For definition of Groups, see Preamble Evaluation.
VOL.: 47 (1989) (p. 43)
Petroleum solvents are hydrocarbon mixtures which can be grouped into three broad categories on the basis of their boiling ranges and solvent strengths, as follows: special boiling range solvents, boiling range, 30-160 oC; white spirits, 130-220 oC; and high-boiling aromatic solvents, 160-300 oC. Within these broad solvent categories, individual solvents (typically boiling within narrower ranges of 15-30 oC) are composed of aliphatic, alicyclic and aromatic hydrocarbons in varying amounts, depending on refining process and end use. Although the content of benzene in petroleum solvents is now generally less than 1% in nonhydrogenated special boiling range solvents and less than 0.1% in other solvents, higher amounts were commonly present in the past.
Exposure to petroleum solvents is widespread in many occupations, including painting, printing, use of adhesives, rubber processing and degreasing. High exposure levels have been measured in many of these occupational environments.
A single study in rats exposed by inhalation to a high-boiling aromatic solvent was of insufficient duration to allow an evaluation of carcinogenicity.
In a single case-control study of cancer at many sites, potential long, high exposure to 'mineral spirits' was associated with increased risks for squamous-cell lung cancer and prostatic cancer. In two case-control studies, one of primary liver cancer and one of Hodgkin's disease, an association with organic solvents, including white spirits, was seen. The results of these studies could not be evaluated with regard to petroleum solvents themselves.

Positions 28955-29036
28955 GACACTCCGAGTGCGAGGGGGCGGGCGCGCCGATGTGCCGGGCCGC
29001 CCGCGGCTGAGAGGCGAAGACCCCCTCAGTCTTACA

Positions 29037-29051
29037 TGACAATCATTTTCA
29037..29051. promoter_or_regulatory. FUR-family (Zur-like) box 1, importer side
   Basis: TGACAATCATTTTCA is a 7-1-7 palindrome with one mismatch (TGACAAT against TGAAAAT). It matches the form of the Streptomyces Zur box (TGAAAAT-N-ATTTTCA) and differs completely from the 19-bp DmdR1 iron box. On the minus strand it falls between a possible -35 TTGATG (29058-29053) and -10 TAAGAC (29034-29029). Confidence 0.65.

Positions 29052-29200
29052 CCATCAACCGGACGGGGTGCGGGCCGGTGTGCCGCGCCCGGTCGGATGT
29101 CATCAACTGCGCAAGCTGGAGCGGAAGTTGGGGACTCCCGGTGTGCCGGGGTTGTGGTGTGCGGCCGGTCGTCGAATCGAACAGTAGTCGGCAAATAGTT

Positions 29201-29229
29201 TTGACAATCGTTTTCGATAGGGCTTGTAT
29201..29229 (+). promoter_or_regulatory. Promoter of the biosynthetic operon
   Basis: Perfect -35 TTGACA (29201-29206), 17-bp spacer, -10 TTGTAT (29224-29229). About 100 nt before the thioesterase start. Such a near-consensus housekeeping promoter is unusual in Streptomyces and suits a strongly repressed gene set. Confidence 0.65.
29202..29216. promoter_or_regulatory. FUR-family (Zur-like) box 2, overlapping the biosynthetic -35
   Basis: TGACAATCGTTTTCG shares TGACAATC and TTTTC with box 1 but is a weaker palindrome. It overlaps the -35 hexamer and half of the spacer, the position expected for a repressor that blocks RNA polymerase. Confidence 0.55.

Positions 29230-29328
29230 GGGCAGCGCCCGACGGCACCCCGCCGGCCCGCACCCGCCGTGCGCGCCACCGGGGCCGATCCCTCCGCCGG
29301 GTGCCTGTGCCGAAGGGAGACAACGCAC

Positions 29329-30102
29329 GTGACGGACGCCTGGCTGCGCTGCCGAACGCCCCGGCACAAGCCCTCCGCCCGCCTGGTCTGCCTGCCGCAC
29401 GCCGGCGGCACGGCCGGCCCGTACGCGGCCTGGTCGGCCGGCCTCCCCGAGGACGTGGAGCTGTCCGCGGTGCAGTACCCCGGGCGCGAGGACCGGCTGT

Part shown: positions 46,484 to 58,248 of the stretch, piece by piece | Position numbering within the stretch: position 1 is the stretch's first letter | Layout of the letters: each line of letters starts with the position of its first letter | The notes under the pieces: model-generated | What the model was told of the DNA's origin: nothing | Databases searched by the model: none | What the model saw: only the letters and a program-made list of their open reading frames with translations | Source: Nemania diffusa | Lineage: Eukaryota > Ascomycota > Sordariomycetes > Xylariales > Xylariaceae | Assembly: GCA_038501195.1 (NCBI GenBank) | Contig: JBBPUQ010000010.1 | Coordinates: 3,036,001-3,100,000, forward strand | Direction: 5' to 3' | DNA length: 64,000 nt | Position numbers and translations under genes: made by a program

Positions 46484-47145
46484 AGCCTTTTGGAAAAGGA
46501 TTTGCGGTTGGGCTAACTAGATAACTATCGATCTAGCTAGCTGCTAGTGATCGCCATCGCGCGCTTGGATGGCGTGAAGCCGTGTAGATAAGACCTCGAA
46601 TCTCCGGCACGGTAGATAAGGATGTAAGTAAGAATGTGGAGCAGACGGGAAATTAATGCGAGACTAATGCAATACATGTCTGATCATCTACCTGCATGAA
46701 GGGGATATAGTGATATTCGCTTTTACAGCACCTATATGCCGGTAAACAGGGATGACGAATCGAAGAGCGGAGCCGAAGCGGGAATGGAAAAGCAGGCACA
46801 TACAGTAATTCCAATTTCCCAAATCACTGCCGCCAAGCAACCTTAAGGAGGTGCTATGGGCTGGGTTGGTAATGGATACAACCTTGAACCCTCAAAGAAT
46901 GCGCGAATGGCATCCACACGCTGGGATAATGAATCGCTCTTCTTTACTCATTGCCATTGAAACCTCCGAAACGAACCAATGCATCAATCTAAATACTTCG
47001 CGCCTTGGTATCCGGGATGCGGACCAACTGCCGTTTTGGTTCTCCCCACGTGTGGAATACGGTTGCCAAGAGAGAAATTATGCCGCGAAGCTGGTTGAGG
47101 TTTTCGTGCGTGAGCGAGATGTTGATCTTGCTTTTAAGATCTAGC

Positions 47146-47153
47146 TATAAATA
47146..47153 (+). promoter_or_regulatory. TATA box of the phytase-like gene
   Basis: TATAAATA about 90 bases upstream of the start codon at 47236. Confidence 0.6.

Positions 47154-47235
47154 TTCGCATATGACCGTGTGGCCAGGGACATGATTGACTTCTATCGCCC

In humans, petroleum solvents cause nonallergic contact dermatitis and adverse effects on the central nervous system.
In experimental animals, samples of petroleum solvents with a high aromatic content had greater acute toxicity and were more irritating than those that were virtually aromatic-free. A special boiling range solvent containing n-hexane induced chronic toxicity in the peripheral nervous system of experimental animals.
In two studies of malformations in the children of women who had been exposed to petroleum solvents during the first trimester of pregnancy, the numbers of cases were small and the mothers had also been exposed to other substances.
A rubber solvent (special boiling range solvent) induced chromosomal aberrations but not sister chromatid exchange in cultured human cells. Another special boiling range solvent did not induce chromosomal aberrations in cultured mammalian cells, gene conversion in yeast or mutation in bacteria. A sample of white spirits did not induce chromosomal aberrations in mice in vivo, sister chromatid exchange in human cells or mutation in bacteria.
There is inadequate evidence for the carcinogenicity of petroleum solvents in humans.
There is inadequate evidence for the carcinogenicity of high-boiling aromatic solvents in experimental animals.
No data were available on the carcinogenicity of special boiling range solvents or white spirits in experimental animals.
Petroleum solvents are not classifiable as to their carcinogenicity to humans (Group 3).
For definition of the italicized terms, see Preamble Evaluation.
Special boiling-range solvents
High-boiling aromatic solvents
Last updated 01/20/98
See Also: Toxicological Abbreviations